Although anything basically is possible, no it is not realistic. As far as athletics go, your internal organs although vital for getting nutrition and oxygen to the muscles and bones, are sort of along for the ride. In the big scheme of things, injuries to them are things that either you recover from or don't and there isn't much for a physical therapist to do for a patient after abdominal surgery. If you want an injury that will slow the character down permanently and require a physical therapist to be on board, then you want bone and skeletal muscle injuries plus maybe peripheral nerve damage. A bullet to the hip will have far longer term implications than one to the belly. As far as recouperation from major abdominal surgery goes the average is 6 weeks to no longer require pain meds, but a lot of feeling tired with all manner of vague aches for 1-2 years. Serious training is unusual in less than 3-6 months post op even for people like Lance armstrong. IIRC I think I read that he took a year or 2 off but he also had chemo and radiation, not just surgery.
Originally Posted by Sammychel
Last edited by GeorgeK; 06-04-2011 at 06:07 AM.
Permanently impaled! You made my day.
Originally Posted by Sammychel
Medically, things are unpredictable. Everyone's body is different. One may survive something while someone in the same circumstance might die. It also depends on how someone is physiologically. An 18 year old might say, 'there's no way in hell I'm going to die. I'm too young!' Where someone elderly will say 'I lived my life; it's not worth the pain. Let me die.'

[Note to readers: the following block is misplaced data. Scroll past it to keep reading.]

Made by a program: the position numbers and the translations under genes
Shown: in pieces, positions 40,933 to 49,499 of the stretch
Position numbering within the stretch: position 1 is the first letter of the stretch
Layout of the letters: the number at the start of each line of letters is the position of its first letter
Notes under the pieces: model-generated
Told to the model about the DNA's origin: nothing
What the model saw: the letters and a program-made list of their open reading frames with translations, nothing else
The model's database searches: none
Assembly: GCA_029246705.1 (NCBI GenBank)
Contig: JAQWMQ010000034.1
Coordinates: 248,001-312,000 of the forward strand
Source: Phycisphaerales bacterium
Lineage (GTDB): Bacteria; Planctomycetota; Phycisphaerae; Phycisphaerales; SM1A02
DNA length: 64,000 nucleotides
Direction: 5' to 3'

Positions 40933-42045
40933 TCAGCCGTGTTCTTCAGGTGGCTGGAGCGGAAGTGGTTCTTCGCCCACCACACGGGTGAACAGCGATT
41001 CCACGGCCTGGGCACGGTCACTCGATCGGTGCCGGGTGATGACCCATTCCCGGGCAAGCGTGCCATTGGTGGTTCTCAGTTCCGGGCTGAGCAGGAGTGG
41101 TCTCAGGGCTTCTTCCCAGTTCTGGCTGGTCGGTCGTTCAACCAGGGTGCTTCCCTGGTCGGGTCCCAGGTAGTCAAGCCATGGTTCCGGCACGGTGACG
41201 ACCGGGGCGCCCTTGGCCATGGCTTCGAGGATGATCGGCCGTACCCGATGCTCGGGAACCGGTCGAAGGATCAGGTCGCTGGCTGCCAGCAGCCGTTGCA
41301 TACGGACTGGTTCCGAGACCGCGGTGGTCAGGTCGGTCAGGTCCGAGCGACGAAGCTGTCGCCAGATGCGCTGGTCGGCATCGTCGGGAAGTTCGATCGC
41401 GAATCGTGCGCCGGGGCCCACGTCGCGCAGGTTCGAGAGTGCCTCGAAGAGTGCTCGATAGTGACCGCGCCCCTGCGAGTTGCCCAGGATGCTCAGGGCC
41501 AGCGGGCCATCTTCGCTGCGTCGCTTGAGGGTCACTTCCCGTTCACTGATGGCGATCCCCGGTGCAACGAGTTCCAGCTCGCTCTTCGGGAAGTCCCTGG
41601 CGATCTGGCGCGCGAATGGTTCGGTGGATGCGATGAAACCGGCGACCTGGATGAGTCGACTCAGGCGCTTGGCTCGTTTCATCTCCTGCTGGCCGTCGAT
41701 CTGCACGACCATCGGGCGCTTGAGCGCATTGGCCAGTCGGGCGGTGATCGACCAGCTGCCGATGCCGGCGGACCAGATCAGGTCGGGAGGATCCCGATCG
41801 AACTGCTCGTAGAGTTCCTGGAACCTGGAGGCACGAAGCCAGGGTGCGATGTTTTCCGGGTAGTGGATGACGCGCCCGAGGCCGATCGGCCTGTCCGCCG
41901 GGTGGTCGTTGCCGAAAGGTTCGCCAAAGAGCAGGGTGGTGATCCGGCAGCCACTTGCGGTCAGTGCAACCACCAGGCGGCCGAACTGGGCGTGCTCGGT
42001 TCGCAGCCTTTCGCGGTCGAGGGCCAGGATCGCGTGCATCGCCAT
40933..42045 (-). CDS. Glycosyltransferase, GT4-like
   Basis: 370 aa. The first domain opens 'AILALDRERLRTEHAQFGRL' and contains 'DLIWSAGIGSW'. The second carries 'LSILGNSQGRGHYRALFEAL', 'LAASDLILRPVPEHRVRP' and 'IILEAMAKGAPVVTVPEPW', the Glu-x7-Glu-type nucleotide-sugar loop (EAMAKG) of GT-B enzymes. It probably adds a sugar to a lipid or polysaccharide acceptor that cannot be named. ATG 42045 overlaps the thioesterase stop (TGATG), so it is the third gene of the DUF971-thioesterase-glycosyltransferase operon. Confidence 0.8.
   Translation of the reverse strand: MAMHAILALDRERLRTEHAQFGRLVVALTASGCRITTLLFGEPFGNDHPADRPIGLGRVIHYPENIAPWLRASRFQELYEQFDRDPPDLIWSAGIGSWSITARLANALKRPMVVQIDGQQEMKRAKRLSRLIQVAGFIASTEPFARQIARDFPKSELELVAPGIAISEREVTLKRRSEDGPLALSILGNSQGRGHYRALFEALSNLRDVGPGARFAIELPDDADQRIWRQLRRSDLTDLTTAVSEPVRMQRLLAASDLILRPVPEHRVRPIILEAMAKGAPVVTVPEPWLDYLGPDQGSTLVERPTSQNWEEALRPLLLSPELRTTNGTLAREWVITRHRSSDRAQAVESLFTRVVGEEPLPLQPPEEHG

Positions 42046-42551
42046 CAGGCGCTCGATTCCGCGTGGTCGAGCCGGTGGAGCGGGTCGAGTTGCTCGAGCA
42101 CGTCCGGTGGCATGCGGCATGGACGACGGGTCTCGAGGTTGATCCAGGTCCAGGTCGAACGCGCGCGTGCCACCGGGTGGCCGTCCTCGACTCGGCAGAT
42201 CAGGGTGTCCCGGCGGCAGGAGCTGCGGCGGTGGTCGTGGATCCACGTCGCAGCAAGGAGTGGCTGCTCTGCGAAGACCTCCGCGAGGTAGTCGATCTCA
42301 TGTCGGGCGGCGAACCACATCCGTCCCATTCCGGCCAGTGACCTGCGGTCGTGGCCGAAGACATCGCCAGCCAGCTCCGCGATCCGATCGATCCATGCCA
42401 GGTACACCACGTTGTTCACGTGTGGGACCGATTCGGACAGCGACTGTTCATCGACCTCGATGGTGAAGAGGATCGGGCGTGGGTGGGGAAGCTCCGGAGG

I was actually going through some old notes from someone's medical records. They were deceased and I was to take the chart down to the basement. I read in the Dr.'s notes that the elderly woman on dialysis didn't want to live anymore and even though they brought a physiologist in, she wound up dying a few days later.
I was also talking to a CNA and she said when she was working in the E.R. a drunk woman had fallen at home. She grabbed her table to try and catch herself, but instead she grabbed the glass top and pulled it against her abdomen. She came in, the glass had cut her so deep that her insides were hanging out and the only thing she complained about was the blood pressure cuff being too tight. Her she is, almost disemboweled, and the only thing that's causing her pain was the blood pressure cuff.
Medicine is crazy, unpredictable, and very subjective. What works for one person won't necessarily work for the next. So with your character, if you want her to live, then let her live. If you have an idea of recuperation time, then go for it. Anything is plausible in medicine.